Every day in the UK, 17 babies die at birth or within the first 28 days of life. Judith Schott and Alix Henley explore the effect that grief has on the whole family and the support needed from the primary care team

Judith Schott and Alix Henley Improving Bereavement Care Team Sands, the stillbirth and neonatal death charity

The grief of parents following a late miscarriage, stillbirth or neonatal death is commonly profound and longlasting. It affects their physical, emotional and sometimes financial well-being and has negative effects on their children and the extended family. Parents often feel isolated once they return home, as friends and family are often unable to offer support. Care from the primary care team is therefore essential and staff need to take the initiative in making contact as soon as the parents return home from hospital. Extra care and support are needed in the long term and especially during and after all subsequent pregnancies. Journal of Family Health Care 2010; 20(4): 116-118

Key points 
_ Every day in the UK, 17 babies die at birth or within the first 28 days of life
_ The ways in which grief is or is not expressed are heavily influenced by culture, ethnicity and religious belief
_ It is important to recognise and acknowledge fathers' as well as mothers' grief
_ The death of an expected baby affects the whole Family
_ The sad reality is that many parents receive little care, or none at all, once they go home

Leaving hospital with empty arms is the beginning of a long and lonely journey through grief. Instead of phoning friends and family to announce the arrival of a son or daughter, the parents have to break the devastating news of the death of their baby. They return to a home where preparations have been made to welcome a new member of the family. The baby clothes and equipment they chose with such care and anticipation are now redundant. Their hopes and dreams have been dashed. Instead of a baby blessing or christening, they are planning a funeral. They receive bereavement cards instead of congratulation cards. Instead of registering a birth, they have to decide about having a post-mortem and have to register their baby's death.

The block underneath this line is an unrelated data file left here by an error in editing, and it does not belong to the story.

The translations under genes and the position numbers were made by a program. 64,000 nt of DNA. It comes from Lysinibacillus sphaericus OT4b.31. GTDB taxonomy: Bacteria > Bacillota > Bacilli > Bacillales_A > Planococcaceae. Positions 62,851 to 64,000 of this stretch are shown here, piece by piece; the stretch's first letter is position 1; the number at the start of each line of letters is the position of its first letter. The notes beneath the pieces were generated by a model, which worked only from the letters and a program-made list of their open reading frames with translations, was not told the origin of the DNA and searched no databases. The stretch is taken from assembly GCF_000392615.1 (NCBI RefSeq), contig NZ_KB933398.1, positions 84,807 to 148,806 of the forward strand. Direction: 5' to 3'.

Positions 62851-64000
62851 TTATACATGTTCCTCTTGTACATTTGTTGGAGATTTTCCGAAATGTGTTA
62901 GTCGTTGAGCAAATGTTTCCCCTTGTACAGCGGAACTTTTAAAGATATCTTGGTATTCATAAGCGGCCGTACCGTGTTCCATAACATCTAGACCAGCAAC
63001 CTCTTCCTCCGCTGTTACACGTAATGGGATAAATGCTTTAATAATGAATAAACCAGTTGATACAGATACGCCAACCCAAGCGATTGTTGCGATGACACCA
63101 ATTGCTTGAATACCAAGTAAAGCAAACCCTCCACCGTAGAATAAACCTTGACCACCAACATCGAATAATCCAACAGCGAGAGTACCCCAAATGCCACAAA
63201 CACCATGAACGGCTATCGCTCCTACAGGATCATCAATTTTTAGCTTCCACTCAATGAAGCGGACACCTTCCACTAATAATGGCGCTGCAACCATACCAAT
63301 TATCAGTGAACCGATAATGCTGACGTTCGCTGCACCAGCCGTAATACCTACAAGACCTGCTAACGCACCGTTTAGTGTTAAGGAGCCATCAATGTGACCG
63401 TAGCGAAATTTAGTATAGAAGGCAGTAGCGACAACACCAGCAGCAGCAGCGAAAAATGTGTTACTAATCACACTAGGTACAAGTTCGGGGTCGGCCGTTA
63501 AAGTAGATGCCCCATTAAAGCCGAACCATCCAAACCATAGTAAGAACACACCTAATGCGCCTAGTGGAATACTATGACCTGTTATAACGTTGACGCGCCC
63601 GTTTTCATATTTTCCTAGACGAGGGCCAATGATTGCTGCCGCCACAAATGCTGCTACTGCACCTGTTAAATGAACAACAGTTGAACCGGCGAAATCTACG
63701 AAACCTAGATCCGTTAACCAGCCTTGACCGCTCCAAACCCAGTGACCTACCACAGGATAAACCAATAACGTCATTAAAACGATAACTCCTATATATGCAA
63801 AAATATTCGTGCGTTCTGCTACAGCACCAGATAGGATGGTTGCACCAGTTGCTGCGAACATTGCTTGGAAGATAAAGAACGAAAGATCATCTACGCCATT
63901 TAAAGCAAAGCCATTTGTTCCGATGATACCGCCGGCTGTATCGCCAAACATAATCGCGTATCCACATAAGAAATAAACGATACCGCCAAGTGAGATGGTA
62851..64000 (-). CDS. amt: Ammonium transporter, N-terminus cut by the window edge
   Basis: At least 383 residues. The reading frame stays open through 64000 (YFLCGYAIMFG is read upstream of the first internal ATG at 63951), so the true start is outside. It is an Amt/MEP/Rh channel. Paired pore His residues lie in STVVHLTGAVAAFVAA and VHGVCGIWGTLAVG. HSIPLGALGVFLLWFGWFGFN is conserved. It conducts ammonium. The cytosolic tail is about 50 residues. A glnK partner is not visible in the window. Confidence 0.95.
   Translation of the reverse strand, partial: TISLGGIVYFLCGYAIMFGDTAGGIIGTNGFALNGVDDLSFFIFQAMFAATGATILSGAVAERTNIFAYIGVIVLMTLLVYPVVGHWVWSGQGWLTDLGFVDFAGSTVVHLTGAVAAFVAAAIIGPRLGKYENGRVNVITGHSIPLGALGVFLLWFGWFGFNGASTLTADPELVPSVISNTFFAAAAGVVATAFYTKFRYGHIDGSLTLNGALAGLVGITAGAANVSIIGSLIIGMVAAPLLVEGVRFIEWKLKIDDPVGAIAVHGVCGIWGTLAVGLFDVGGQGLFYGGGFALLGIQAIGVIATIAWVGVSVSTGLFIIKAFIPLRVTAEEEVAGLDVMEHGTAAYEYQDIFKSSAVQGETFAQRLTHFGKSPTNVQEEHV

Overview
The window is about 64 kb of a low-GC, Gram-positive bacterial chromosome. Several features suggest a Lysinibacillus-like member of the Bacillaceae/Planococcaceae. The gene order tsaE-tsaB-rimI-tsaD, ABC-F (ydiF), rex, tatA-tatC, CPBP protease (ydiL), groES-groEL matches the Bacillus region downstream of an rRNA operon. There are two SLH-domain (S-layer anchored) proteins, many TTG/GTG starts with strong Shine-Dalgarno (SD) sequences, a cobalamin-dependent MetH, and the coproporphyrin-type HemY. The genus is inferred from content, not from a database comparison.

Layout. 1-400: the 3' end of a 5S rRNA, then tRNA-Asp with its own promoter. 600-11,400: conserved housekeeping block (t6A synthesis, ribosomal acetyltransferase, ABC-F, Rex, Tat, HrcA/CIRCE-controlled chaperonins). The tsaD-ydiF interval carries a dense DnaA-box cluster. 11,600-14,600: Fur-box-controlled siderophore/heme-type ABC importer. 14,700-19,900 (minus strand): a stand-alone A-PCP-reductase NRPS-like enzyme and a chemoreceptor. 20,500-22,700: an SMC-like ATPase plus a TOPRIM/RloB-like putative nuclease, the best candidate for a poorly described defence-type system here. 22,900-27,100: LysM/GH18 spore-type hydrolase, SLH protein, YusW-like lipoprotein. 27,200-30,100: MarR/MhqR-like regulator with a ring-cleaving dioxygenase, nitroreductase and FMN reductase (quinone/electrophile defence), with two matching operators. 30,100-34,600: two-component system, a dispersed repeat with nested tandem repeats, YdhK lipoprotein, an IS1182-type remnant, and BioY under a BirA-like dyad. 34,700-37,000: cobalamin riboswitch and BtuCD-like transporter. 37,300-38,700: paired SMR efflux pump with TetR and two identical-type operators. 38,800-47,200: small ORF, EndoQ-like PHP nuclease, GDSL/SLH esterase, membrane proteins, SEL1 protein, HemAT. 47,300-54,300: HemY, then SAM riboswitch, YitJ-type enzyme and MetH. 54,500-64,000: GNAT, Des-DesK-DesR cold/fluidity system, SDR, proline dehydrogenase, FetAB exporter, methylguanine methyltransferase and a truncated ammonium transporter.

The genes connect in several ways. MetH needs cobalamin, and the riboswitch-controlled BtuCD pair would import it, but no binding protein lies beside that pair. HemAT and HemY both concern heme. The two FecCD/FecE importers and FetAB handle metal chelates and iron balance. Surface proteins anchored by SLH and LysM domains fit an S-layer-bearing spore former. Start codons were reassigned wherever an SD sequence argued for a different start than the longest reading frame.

Every day in the UK, 17 babies die at birth or within the first 28 days of life1,2,3. Every day, 17 families are shattered by a loss that most people think is rare. The hard truth is that these losses amount to ten times the number of cot deaths and twice the number of road deaths. They are the equivalent of 16 jumbo jets crashing each year with no survivors.

Grief and loss 
It is now recognised that the grief experienced by parents whose baby dies during pregnancy or at or shortly after birth is profound. Their physical, emotional and, in some cases, financial well-being are jeopardised, and it can take many months or years before they regain a new equilibrium. Peppers and Knapp4 found no significant differences in the grief responses of women who had had a miscarriage, a stillbirth or a neonatal death. A shorter gestation does not necessarily carry less emotional investment for parents5,6.  Women who terminate a pregnancy for fetal abnormality, even when they feel that they have made the right decision, may experience grief that is as intense as the grief of women who have had a spontaneous perinatal loss7. Twins and other multiple pregnancies carry a higher risk of perinatal death. Parents of these babies may have to cope with the conflicting and contradictory feelings of grief for a baby that dies, and hope and perhaps fear for the surviving baby.